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Her World

Pleasures of Return to School Days

September 28, 1986|JUDITH MORGAN | Morgan, of La Jolla, is a nationally known magazine and newspaper writer

I went back to school this fall; in fact, I went back to several.

I toured the campus of Dartmouth College in Hanover, N.H., and Bennington in Vermont.

I dropped by the prestigious Phillips Exeter Academy, whose Georgian-style buildings and broad lawns grace the Colonial town of Exeter, N.H.

From the outside, such prep schools seem as calm as an English vale. Not a nerve need twitch for the visitor who wants to stroll and dream, to browse in bookstores and buy sweat shirts as souvenirs.

For the students, of course, there is pressure to excel. This intensity is unleashed when a chapel bell rings, and doors swing open, and gangs of preppies in good wool jackets and properly worn tennis shoes dash--with ties flying--to their next appointment with learning. Competition reigns, whether in the classroom or on the soccer field.

I spent part of a moody, rainy day wandering in Deerfield, Mass., down a wide, mile-long avenue called The Street. This historic hamlet is home to Deerfield Academy, and to a village restoration that was begun even before that of Colonial Williamsburg in Virginia, though it is neither as extensive nor as opulent.

The simplicity of Deerfield is a big part of its charm. There is a genuine feeling of stepping back in time, not just pretending to. It is a quiet country town of weathered fences and large timbered homes, of gambrel roofs and tall brick chimneys. Ornately carved and plastered doorways are a hallmark.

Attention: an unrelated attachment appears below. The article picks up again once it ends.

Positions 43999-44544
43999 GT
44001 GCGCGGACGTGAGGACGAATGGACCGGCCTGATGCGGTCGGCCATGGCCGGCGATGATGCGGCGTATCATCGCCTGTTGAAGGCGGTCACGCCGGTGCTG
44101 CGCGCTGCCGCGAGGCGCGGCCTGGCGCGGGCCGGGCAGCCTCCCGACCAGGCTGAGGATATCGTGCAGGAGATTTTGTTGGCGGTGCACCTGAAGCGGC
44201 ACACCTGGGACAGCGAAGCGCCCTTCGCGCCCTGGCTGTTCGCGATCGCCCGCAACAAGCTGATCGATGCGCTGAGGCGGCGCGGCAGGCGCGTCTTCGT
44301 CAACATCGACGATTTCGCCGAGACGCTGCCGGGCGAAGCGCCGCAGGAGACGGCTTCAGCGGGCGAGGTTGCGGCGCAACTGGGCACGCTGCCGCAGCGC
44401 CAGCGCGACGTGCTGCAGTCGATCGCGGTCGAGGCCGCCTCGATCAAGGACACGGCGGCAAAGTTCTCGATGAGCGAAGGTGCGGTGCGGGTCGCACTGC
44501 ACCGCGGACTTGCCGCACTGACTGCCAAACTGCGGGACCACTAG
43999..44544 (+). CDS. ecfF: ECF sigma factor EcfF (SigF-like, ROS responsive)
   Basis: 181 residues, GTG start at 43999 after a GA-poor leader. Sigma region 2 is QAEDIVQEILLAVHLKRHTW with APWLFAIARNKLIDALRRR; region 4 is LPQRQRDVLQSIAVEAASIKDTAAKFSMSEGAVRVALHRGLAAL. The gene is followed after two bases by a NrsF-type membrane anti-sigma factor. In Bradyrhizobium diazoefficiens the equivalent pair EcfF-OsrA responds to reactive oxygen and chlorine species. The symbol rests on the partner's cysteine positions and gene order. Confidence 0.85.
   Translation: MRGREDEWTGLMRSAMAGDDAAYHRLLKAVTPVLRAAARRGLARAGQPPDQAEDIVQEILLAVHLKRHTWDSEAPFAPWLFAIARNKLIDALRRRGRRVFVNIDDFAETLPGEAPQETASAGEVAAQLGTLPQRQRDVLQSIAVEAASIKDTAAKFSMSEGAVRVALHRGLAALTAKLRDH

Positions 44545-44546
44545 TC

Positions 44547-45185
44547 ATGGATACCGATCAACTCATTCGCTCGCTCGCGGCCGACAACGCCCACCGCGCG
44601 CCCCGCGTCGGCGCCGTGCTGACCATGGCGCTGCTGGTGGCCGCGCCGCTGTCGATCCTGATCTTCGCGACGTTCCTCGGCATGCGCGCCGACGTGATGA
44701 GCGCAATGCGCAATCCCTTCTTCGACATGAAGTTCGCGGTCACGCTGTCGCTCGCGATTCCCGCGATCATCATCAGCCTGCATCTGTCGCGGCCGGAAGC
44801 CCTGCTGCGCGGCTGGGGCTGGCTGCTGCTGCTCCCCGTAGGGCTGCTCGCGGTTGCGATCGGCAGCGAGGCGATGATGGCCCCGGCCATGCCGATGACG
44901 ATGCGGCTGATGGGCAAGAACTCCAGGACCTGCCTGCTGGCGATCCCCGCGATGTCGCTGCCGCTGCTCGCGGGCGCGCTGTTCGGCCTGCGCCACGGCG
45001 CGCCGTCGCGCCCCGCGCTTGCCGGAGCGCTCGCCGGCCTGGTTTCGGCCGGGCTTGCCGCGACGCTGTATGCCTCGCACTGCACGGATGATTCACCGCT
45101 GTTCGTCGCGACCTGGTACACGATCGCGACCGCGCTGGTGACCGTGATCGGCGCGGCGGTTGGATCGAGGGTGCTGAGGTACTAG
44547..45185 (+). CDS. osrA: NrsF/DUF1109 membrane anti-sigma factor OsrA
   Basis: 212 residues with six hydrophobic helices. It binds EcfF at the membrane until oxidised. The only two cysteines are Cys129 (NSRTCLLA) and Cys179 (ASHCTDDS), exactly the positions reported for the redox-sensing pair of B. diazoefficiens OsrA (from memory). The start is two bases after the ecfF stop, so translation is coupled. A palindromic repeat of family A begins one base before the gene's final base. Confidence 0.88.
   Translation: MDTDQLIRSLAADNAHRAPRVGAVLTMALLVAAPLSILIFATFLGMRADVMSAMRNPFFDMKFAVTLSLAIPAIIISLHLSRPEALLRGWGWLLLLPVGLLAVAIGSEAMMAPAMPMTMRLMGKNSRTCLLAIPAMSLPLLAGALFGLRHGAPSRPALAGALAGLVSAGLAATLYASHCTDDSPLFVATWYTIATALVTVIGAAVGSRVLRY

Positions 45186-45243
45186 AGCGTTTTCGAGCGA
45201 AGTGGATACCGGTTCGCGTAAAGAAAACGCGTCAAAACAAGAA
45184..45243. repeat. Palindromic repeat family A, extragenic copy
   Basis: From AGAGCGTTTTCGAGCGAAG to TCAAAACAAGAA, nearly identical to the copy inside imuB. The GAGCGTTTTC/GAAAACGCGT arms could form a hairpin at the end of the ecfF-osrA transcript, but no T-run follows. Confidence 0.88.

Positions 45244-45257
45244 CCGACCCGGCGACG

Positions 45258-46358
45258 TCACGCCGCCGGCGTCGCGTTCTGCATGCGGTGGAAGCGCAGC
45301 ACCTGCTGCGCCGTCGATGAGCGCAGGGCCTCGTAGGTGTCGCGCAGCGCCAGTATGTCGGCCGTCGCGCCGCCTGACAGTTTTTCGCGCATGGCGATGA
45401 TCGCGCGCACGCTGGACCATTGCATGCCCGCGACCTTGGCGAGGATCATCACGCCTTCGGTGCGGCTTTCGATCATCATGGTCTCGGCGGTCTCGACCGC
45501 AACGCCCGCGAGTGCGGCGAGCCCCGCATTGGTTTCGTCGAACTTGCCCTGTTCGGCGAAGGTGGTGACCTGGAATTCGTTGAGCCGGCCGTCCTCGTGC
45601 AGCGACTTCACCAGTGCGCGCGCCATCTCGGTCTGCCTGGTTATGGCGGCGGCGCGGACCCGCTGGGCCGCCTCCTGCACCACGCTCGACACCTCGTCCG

When it was settled, in 1669, Deerfield was at the western frontier of New England. It later became a prosperous farming community. Today, 12 dwellings are open to the public, with collections of early American textiles and silver, paintings and furniture. The academy's shady campus is in the heart of the village.

On my back-to-school sweep I passed Smith College in Northampton, Mass., and continued across the Connecticut River to the grounds of Mount Holyoke, established in 1837, the first college for women in the United States. Highway signs along my route pointed to Amherst and Andover, Concord and Williamstown.

Before leaving Boston I paid my respects to Harvard, in its 350th anniversary year, and to Brandeis and the Massachusetts Institute of Technology.

It can be nostalgic to go back to school to visit your children, or godchildren, or grandchildren, or for alumni reunions or the Big Game. But touring any campus in any season can be stimulating, to a degree.

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